It’s one thing to learn how to stand correctly, but the important thing to achieve permanent change, Chris says, is to try to adopt this correct stance whenever you think about it.

“The research says that to change that neural pattern between brain and muscle, you need to do 3-5000 repetitions, so basically you just need to do it as often as you can. When you stand up, do it. If you’re at the bus stop, do it. Brushing your teeth, do it. Watching TV, do it … You can even do it sitting down, just by activating your core.”

Chris explains that once your body starts getting used to the correct way of standing, the benefits will be immeasurable – with diminished pain being just one of them.

“Once you start to switch those three areas on, the body just starts to function better,” he explains. “Your body is no longer fighting gravity, it’s working with gravity, so gravity becomes your friend. You can run faster, become stronger, jump higher than you ever have before and you’ll have loads more energy.”

Changing your posture could even bring about weight loss, adds Chris. “You’ll be breathing more effectively and your body will produce less cortisol – the stress hormone which contributes to weight gain – because poor posture is putting a fundamental stress on your body.”

Adopting the ‘three pillars’ stance is the stepping stone to affecting permanent change, but switching on those correct muscles isn’t an overnight fix. Years of incorrect posture have caused other muscles and tissues to shorten and tighten to compensate for the ones we haven’t been using.

“Once you integrate those three pillars, you’ll be putting the muscles that are overactive to sleep, and waking up the dormant ones that you need,” says Chris, who suggests some other exercises to assist in strengthening those dormant muscles.

  1. Stand with feet hip width apart, arms bent, with elbow at your sides (robot style). Hinge forward from your hips so that your upper body is at a 45 degree angle, then very slowly, try to raise yourself back upright, using only the muscles at the base of your glutes. It’s very challenging, but a great way to fire up those under-used muscles.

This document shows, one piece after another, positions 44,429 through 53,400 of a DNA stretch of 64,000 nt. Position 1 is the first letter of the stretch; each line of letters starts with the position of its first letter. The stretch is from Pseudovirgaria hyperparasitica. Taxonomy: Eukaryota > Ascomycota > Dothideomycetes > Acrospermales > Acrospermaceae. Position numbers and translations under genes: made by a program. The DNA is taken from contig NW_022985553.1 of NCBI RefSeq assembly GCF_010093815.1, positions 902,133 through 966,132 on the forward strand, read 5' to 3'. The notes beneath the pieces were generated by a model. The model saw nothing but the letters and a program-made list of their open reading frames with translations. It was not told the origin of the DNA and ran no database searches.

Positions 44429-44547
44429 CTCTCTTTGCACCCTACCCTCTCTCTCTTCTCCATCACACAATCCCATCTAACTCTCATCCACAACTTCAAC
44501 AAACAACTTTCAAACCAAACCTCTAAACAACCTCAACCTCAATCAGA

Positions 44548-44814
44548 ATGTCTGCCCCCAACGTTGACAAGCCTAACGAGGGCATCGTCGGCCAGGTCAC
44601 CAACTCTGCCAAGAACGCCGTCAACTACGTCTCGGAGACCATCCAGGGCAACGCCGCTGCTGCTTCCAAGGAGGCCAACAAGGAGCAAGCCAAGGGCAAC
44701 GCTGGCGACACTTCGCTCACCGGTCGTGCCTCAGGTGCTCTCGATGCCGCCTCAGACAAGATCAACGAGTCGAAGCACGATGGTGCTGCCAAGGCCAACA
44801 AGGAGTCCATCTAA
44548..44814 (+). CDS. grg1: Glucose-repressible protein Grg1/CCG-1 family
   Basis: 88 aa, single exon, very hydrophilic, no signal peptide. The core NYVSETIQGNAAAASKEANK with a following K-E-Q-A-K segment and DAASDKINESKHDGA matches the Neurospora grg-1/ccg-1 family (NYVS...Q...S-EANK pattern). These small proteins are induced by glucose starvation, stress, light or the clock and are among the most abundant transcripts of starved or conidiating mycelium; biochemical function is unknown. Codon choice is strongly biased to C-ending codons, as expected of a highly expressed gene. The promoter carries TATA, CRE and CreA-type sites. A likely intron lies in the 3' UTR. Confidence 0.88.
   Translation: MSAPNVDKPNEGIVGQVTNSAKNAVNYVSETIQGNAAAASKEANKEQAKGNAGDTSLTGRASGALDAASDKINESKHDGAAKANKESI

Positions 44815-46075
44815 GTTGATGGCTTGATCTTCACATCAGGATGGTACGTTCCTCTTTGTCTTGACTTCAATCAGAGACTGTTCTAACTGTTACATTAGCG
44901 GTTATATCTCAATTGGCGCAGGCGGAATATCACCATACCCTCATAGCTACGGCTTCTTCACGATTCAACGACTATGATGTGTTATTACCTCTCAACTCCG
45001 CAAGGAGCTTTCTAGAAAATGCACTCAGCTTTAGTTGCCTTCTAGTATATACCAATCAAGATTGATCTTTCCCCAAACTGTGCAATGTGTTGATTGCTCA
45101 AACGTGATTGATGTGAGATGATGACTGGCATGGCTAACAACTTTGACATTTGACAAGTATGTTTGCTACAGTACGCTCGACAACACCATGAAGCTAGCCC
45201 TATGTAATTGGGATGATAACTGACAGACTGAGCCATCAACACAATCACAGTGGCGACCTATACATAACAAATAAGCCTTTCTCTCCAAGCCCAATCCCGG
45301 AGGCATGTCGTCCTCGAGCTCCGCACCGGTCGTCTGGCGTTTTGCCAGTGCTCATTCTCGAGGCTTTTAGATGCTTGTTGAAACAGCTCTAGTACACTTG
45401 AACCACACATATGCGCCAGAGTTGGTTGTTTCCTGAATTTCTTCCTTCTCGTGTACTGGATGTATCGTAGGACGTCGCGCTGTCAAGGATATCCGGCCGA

2. Lie on your stomach with your arms stretched out to the sides and your head looking to the floor. Slowly and gently raise your arms and upper body, feeling the stretch across your upper back. This is a great way to strengthen a rounded upper back.

Trent says that until you’ve strengthened those underactive muscles and released those shortened muscles, there’s little point starting to train.

“That’s why your yoga, Pilates and myofascial release, using rollers and balls, are all so important,” he says. “Our goal is all about getting to that neutral spine, and to do that you first need to release those areas in the glutes, hips and pecs that are so tight from sitting down all day.”

Trent and Chris both advocate the use of hard lacrosse balls placed under the body to release those tightly wound muscles and open up the abs and rib cage – but be warned, it’s not for the faint-hearted.

“People are in so much pain when we use the balls, from being locked up for so many years,’ says Trent, adding that when it comes to correcting years of incorrect posture, it’s no pain, no gain.

“Until you unlock all that distortion, it doesn’t matter what training you do, you’re not going to have a good base and you’ll just create more distortion throughout the body. You almost have to regress and crawl before you can walk again.”

 

Zoe Meunier

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Zoe Meunier

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Zoe Meunier is a freelance journalist with over 20 years experience. A mum of two, she lives and breathes the daily challenges of trying to lead a healthy lifestyle while encouraging her kids to do the same. As such, she's always seeking out new ways of demystifying nutrition, fitness and wellness while making it accessible for all. She is especially interested in the health benefits of red wine and chocolate ...